Mrs. Hayne's husband died 16 years ago. She resided at North Ipswich for 30 years, and referred in sorrowful terms to the disastrous floods of February, 1893. Those pluvial visi- tations practically ruined them. They were twice flooded out of their residence, and lost everything. Mrs. Hayne has lived in this city for the past 53 years, during which time she has brought up a large family. Ipswich has, in the meantime altered. She remembers distinctly the openining of the first section of the Southern and Western railway from lpswich to Grandchester, which function took place on the 31st of July, 1865, just about nine months after their arrival from the old country. Mrs. Hayne also referred to the turning of the sod for the construction of the railway between Ipswich and Brisbane, which ceremony eventuated on the 30th of Januaty, 1873, thus linking up the connection between this city and the metropolis. She recollects the busy times of the steamer traffic on the Bremer River.

Old faces are becoming fewer and fewer, said she. Mrs. Hayne is one of those kindly spirits who spent her days in working hard for her family, and she has now the pleasure of seeing her sons occupying prominent positions in the State. Mr. James Walter Hayne, her eldest son, is the Queensland representative of the popular weekly illustrated journal, the "Sydney Mail." Mr. Albion Hayne is the respected Town Clerk of the Ipswich Municipal Council, a position he has occupied for almost 24 years. Her son Mr. Williamn Hayne, who has spent quite a quarter of a century in the North—principally at Thursday Island, where he was school teacher, and subsequently manager for Mr. James Clarke, the pearl king—is now in the metropolis managing director for the firm of Messrs. H. Donkin, and Co. Messrs. Arthur and George Hayne are engaged in the railway workshops, North Ipswich. Her daughters are Mrs. James England, Mrs. Thomas Hancock, and Mrs. James Macfarlane. Three of her grandsons have gone to the front—namely Gunner Gilbert Hayne (the Town Clerk's son), Pte, R. Macfarlane, and Signaller C. England. While visiting Tintinbull, in Somersetshire, Pte Gilbert Hayne met, quite accidentally, an elderly lady—a Miss Harwood—who, in the course of conversation, informed the young soldier that she knew his parents particularly well, as her father worked for his grandfather (Mr. Wm. Hayne). Her uncle and aunt succeeded his grand- mother (Mrs. J. Hayne) as post-mistress in the town he was visiting. The lady, so Pte. Hayne informed his grandmother, was exceedingly delighted at meeting him, was very kind to him, and presented him with a photo of the church in which his grand parents were married, which souvenir Mrs. Hayne has now in her possession, and is very proud of.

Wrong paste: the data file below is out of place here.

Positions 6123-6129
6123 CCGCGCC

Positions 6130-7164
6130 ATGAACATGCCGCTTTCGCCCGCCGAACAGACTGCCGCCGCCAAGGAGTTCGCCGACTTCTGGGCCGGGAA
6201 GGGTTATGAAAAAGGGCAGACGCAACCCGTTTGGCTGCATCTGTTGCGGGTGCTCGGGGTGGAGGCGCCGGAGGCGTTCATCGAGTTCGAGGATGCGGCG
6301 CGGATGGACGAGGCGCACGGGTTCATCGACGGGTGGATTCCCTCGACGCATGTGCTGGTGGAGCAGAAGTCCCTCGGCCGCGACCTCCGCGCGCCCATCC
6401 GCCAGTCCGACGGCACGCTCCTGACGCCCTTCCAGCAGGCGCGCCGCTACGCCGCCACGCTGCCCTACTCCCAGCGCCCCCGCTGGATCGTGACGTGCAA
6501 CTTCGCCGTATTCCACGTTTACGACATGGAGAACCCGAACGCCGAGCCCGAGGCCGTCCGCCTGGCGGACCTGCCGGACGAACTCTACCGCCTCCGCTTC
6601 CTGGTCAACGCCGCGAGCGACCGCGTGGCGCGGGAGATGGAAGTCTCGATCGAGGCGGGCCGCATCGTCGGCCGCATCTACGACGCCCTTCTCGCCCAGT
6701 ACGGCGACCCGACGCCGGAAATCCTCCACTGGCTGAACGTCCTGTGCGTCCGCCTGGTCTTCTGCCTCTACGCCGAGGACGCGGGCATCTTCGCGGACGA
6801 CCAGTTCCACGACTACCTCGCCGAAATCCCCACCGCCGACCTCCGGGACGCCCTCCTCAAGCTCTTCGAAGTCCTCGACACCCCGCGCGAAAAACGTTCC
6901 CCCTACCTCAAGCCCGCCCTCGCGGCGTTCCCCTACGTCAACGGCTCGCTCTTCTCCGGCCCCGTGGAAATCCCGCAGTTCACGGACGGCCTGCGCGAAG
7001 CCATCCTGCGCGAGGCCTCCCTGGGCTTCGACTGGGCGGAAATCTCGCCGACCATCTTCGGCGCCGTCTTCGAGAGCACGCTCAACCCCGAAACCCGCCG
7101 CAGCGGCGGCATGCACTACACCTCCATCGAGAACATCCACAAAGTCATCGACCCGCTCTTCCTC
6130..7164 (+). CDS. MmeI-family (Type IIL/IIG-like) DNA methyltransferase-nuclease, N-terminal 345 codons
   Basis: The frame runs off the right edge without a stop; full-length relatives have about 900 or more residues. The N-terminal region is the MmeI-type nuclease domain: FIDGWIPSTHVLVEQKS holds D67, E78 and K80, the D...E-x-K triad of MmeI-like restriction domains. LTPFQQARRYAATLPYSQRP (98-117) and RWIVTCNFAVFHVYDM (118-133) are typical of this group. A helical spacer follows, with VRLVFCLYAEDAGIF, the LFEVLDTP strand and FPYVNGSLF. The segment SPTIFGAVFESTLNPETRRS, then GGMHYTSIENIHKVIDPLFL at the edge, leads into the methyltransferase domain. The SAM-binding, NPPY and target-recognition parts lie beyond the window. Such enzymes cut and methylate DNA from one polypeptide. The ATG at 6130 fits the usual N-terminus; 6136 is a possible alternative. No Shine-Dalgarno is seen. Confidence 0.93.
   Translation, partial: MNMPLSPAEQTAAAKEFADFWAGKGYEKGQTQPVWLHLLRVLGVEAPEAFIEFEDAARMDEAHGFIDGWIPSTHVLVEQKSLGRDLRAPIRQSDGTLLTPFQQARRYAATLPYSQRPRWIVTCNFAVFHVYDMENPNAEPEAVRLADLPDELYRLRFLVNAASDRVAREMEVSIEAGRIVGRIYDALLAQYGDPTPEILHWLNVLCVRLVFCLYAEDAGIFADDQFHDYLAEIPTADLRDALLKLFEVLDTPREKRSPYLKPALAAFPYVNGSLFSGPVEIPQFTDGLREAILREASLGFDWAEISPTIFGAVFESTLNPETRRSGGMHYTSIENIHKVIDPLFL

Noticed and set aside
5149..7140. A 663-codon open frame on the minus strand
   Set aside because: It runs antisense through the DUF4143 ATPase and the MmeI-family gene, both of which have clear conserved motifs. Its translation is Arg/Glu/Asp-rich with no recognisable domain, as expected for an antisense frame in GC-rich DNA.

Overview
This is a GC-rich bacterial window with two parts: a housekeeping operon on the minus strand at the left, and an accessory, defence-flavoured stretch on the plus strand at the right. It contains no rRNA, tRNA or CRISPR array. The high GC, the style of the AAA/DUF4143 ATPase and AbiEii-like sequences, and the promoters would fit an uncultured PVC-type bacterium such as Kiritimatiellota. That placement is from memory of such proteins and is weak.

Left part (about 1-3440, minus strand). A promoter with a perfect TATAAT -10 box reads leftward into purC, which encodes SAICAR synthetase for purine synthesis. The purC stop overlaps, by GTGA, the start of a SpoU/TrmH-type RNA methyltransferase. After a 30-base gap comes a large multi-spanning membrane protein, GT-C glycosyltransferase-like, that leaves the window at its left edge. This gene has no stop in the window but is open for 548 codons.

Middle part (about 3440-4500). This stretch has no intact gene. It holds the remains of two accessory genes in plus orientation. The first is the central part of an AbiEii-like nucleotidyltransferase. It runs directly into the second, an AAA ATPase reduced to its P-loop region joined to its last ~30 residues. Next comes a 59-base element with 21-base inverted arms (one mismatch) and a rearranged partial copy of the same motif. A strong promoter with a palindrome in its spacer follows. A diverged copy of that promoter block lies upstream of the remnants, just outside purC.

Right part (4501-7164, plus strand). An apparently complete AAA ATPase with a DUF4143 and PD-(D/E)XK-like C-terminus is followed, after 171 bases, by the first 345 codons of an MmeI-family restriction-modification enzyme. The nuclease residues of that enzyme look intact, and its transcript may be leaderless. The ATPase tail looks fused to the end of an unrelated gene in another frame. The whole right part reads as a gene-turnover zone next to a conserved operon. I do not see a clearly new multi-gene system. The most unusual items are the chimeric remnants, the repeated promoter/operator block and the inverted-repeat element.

Despite her weight of 90 years, Mrs. Hayne is fairly active, and is a good example of those worthy pioneer women, who by their pluck have materiallv assisted to make Australia the nation it is today. I wish her a happy 90th birthday tomorrow.

Original Publication

Citation details

'Hayne, Jane (1827–1924)', People Australia, National Centre of Biography, Australian National University,, accessed 22 May 2024.

© Copyright People Australia, 2012

Jane Hayne of Ipswich, c1922 photographer unknown

Jane Hayne of Ipswich, c1922 photographer unknown

Ipswich Library & Information Service, Ipswich City Council

Life Summary [details]

Alternative Names
  • Pope, Jane

10 March, 1827
Ilchester, Somerset, England


22 May, 1924 (aged 97)
Ipswich, Queensland, Australia